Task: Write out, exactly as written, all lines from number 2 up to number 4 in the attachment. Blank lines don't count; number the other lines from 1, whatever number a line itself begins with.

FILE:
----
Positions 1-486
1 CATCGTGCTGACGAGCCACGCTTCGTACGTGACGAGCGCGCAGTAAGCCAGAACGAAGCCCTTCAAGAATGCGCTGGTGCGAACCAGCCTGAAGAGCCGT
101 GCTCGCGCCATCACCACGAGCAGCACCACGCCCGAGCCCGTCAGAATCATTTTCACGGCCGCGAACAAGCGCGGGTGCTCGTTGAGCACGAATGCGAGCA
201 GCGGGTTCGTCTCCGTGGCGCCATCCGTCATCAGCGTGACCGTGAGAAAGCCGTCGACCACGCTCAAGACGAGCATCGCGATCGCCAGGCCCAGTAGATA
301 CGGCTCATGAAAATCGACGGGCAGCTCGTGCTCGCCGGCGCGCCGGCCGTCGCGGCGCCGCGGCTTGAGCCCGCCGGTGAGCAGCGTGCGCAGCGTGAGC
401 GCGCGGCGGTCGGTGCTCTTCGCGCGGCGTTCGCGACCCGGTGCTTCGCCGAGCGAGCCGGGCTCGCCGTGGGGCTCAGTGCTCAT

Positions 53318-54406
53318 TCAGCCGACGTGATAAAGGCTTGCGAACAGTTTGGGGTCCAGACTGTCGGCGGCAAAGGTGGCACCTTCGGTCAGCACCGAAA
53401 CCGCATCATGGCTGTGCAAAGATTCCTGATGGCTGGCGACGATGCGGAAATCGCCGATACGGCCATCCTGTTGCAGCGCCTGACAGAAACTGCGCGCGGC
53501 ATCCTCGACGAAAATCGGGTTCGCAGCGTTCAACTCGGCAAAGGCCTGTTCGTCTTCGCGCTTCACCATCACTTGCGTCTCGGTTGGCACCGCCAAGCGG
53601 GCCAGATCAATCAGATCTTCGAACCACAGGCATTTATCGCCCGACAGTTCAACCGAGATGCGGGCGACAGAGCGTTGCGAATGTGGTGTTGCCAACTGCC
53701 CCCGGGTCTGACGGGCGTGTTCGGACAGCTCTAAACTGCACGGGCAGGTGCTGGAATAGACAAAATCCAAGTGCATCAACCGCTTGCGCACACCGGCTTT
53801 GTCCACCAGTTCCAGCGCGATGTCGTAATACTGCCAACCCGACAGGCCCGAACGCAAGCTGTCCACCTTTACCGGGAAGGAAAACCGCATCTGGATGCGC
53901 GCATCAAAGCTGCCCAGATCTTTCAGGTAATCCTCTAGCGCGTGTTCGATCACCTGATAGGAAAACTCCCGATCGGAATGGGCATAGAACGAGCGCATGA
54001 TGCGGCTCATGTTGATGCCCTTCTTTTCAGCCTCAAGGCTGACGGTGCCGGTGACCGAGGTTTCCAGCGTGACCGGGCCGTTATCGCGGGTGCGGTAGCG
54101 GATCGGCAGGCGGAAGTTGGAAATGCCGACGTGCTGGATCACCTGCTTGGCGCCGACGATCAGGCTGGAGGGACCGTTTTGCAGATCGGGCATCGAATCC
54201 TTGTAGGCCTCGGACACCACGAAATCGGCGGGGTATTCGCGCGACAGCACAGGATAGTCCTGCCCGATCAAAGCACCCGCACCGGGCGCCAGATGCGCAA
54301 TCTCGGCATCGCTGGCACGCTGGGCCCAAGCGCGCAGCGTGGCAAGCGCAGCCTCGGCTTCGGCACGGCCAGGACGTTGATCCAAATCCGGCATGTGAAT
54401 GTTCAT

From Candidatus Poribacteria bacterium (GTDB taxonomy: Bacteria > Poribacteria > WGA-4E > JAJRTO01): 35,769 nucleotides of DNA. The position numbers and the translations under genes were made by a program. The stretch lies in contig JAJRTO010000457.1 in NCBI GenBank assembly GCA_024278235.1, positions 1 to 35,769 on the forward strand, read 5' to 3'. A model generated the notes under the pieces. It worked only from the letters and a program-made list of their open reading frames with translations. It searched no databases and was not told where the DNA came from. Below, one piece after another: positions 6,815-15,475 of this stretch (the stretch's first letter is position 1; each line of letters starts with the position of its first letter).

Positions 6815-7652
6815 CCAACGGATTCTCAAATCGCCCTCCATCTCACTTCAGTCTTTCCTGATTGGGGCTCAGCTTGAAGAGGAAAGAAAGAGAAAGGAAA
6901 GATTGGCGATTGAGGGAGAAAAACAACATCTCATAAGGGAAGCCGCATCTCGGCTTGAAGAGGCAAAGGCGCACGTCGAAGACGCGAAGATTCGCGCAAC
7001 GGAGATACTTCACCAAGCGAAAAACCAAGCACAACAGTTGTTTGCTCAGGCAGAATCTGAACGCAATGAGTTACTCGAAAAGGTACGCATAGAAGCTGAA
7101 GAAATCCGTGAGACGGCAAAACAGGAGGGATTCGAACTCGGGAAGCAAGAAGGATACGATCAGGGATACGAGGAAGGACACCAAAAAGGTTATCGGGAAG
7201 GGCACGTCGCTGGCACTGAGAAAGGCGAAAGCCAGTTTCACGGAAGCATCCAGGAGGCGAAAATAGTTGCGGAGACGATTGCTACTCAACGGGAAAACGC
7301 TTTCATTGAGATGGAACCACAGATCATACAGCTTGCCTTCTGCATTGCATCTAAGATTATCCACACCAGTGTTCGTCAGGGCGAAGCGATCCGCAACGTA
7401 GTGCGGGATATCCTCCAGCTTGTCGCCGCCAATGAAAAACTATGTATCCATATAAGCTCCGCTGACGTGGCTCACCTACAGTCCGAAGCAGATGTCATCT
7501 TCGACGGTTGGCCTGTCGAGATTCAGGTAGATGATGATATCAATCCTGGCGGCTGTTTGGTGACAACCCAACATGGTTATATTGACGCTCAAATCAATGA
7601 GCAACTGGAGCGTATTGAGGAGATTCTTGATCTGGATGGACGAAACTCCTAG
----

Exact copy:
1 CATCGTGCTGACGAGCCACGCTTCGTACGTGACGAGCGCGCAGTAAGCCAGAACGAAGCCCTTCAAGAATGCGCTGGTGCGAACCAGCCTGAAGAGCCGT
101 GCTCGCGCCATCACCACGAGCAGCACCACGCCCGAGCCCGTCAGAATCATTTTCACGGCCGCGAACAAGCGCGGGTGCTCGTTGAGCACGAATGCGAGCA
201 GCGGGTTCGTCTCCGTGGCGCCATCCGTCATCAGCGTGACCGTGAGAAAGCCGTCGACCACGCTCAAGACGAGCATCGCGATCGCCAGGCCCAGTAGATA